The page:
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The Wicked Queen: The Origins of the Myth of Marie-Antoinette Paperback – Aug 24 2001

3.3 out of 5 stars 8 customer reviews

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Product Details

  • Paperback: 256 pages
  • Publisher: Zone Books; Revised ed. edition (Aug. 24 2001)
  • Language: English
  • ISBN-10: 094229940X
  • ISBN-13: 978-0942299403
  • Product Dimensions: 15.2 x 1.9 x 22.9 cm
  • Shipping Weight: 431 g
  • Average Customer Review: 3.3 out of 5 stars 8 customer reviews
  • Amazon Bestsellers Rank: #1,252,213 in Books (See Top 100 in Books)
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Product Description

From Library Journal

Ignore the subtitle at your peril! This is strictly a study of the portrayal of Marie-Antoinette in contemporary propaganda pamphlets, particularly those emphasizing her supposed sexual proclivities. This unique approach produces some thought-provoking points. Whether the subject warrants a book-length study is, however, questionable. Thomas, the author of two studies of libertinage published in France, argues that these pamphlets do not reflect the reality of the queen's conduct. This is self-evident in our sophisticated age and was probably fairly apparent even in the 18th century. The book is filled out with digressions, a useful chronology of Marie-Antoinette's life, an annotated cast of characters, and reprints of seven of the pamphlets. The tone is uneven, mixing obscure sociological jargon with the crudest street language. Recommended only for the largest academic or research libraries collecting in French history or propaganda.AJean E.S. Storrs, Enoch Pratt Free Lib., Baltimore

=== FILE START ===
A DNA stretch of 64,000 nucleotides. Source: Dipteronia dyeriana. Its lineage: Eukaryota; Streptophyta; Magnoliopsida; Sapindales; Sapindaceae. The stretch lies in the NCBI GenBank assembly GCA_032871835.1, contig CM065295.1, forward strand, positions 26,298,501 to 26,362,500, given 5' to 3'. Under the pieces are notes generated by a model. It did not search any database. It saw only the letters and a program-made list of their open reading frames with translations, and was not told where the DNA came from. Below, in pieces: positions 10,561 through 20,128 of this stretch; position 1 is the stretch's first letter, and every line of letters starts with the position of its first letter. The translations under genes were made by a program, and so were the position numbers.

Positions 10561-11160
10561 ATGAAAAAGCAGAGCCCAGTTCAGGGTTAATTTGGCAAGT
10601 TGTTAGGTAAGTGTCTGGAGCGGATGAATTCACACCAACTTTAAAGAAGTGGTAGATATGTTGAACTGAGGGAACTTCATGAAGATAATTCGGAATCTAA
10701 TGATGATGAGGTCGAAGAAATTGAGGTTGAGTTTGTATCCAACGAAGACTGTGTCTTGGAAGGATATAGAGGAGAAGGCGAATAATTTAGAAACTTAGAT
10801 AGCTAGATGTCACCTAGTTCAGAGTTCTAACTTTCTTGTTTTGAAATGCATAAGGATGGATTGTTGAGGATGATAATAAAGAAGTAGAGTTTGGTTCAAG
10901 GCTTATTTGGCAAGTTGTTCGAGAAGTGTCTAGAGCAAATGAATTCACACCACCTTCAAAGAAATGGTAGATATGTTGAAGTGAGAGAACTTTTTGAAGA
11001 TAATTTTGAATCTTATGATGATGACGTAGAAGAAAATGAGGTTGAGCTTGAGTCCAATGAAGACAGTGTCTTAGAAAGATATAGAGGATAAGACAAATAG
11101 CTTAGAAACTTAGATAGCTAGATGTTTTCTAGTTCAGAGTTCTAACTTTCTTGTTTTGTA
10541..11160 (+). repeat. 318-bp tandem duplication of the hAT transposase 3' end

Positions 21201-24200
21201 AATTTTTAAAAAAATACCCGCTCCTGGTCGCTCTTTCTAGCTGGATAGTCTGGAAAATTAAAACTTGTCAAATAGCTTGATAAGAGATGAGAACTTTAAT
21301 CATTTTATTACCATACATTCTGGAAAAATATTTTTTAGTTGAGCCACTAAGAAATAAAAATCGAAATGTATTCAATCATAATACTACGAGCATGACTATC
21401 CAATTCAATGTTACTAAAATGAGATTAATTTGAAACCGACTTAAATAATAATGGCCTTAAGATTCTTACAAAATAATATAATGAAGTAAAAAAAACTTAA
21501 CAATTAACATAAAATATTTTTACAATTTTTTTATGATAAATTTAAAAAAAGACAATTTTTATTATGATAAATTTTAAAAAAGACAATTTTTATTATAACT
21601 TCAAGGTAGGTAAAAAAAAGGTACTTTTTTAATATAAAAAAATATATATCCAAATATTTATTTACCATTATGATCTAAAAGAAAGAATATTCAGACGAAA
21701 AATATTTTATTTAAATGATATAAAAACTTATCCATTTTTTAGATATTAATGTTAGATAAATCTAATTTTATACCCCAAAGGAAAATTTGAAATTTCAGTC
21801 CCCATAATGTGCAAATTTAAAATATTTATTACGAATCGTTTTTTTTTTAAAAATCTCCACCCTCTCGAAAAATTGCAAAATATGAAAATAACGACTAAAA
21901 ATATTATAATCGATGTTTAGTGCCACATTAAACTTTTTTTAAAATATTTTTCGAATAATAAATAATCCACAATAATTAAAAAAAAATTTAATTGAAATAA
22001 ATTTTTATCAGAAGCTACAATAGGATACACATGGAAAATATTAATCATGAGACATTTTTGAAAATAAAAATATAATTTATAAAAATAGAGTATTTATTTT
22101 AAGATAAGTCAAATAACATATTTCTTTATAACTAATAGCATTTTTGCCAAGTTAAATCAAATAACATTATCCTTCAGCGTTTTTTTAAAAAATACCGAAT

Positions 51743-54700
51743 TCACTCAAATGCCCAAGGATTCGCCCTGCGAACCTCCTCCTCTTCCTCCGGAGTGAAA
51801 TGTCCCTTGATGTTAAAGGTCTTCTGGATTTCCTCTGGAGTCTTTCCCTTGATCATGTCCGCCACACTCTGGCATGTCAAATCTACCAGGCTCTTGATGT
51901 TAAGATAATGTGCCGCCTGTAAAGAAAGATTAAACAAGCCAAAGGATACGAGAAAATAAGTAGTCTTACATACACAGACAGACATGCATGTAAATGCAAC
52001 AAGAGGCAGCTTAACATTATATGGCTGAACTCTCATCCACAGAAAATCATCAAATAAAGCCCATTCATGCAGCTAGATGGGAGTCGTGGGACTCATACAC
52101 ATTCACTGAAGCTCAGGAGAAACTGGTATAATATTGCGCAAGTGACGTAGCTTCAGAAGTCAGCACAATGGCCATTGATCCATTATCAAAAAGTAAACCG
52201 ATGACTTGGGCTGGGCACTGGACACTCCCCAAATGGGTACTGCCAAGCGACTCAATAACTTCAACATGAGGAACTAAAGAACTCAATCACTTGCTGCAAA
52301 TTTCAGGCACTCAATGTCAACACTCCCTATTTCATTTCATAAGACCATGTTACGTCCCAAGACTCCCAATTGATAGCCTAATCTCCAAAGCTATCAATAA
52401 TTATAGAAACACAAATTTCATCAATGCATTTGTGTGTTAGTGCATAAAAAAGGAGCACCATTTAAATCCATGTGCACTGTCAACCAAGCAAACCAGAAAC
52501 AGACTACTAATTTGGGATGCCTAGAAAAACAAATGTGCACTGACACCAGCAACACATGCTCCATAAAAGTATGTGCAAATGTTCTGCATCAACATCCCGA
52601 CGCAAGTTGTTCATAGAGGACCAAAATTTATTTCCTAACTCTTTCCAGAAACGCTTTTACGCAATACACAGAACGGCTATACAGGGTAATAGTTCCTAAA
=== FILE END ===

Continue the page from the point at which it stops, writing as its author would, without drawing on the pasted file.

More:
Copyright 1999 Reed Business Information, Inc. --This text refers to the Hardcover edition.

From Booklist

Revolutionary agitation is always most effective when outrage can be concentrated on an individual or one class of people. Our Declaration of Independence demonized George III, though the colonists' real dispute was with a faction of Parliament. As a foreigner with a knack for putting her foot in her mouth, French queen Marie-Antoinette was an inviting target for agitators. Thomas, who has specialized in examining the mass culture of eighteenth-century France, does not attempt to find the "real" Marie-Antoinette. Rather, her target is the queen's detractors, who carried on a campaign of vilification and distortion, primarily via pamphlets, which contributed substantially to the undermining of the monarchy. The campaign began soon after Marie-Antoinette's arrival in France and continued with increasing intensity until her execution. She was variously accused of nymphomania, lesbianism, incest, and insensitive frivolity. This is an unusual and interesting examination of a primitive but quite effective effort at mass political indoctrination. Jay Freeman --This text refers to the Hardcover edition.

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Customer Reviews

Top Customer Reviews

Format: Hardcover
Unfortunately publishers feel that a book on Marie Antoinette will sell every couple years, so like clockwork we see an avalanche of pro royalist, sympathetic, out of context garbage. Most of them repeat the same legends...They base their accounts of the flight to Varennes on Carlyle and talk about her martydom...With the exception of Le Notre not one of her biographers has also done a biography of one of the leaders of the Revolution. Most demonstrate an alarming lack of understanding of basic events such as the the Bread March on Verseilles, September Massacres, the Necklace Affair or even how official Court appointment were made.
This is the first book in sometime that has put Marie Antoinette back into the context of her time...unfortunately for Royalist Mythology she was commonly referred to as the Austrian .... By her actions she precipitated the Revolution...she was provocative and weak...a flammable combination.
As for the reader who's sensibilities are offended by the "riding the penis" cartoon...you obviously haven't seen the several thousand cartoons of time that are available...the one you refer to IS tame...you should see the ones where she is dressed like a nun....You should also read the pamphlets sold at the Palais Royale...
While Hebert did indeed make things up in her indictment, it is hard to get around the fact that she has to shoulder a lot of responsibility for the revolution...